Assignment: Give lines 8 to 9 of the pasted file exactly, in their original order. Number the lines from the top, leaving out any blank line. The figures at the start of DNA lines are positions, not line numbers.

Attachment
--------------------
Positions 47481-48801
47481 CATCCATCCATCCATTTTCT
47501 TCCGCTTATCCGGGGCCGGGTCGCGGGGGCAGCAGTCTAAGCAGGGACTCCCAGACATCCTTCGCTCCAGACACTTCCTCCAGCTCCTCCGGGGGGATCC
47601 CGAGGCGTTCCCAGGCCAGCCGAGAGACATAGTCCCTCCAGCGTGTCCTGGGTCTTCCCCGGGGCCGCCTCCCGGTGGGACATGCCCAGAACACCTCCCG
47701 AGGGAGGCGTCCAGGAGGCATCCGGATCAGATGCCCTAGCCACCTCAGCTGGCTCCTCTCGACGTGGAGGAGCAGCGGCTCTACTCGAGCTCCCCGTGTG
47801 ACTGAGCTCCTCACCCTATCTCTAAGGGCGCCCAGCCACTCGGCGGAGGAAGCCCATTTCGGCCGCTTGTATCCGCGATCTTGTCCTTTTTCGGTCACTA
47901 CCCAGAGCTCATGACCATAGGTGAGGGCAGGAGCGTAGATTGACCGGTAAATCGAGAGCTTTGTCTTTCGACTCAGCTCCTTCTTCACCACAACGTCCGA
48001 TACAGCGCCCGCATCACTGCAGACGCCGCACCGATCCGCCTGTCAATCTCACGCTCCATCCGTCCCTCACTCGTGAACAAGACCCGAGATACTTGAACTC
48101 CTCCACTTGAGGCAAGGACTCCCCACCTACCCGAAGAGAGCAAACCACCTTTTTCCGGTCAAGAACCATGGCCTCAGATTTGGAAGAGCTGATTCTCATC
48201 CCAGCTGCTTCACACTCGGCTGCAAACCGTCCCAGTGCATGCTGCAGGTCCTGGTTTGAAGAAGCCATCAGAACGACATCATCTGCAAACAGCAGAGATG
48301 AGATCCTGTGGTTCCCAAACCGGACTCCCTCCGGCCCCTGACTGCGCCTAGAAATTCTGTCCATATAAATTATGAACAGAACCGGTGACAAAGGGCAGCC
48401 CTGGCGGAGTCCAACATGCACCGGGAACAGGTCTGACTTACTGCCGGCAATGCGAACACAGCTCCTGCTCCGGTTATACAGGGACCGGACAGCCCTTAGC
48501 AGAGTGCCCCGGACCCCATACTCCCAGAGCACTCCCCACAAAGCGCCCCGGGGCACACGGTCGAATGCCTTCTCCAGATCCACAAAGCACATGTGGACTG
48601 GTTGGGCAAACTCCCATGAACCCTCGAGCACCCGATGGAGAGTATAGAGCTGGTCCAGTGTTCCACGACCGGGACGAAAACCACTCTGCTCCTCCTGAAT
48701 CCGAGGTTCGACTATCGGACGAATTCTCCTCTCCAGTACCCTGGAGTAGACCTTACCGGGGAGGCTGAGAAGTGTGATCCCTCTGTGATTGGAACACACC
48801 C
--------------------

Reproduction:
48001 TACAGCGCCCGCATCACTGCAGACGCCGCACCGATCCGCCTGTCAATCTCACGCTCCATCCGTCCCTCACTCGTGAACAAGACCCGAGATACTTGAACTC
48101 CTCCACTTGAGGCAAGGACTCCCCACCTACCCGAAGAGAGCAAACCACCTTTTTCCGGTCAAGAACCATGGCCTCAGATTTGGAAGAGCTGATTCTCATC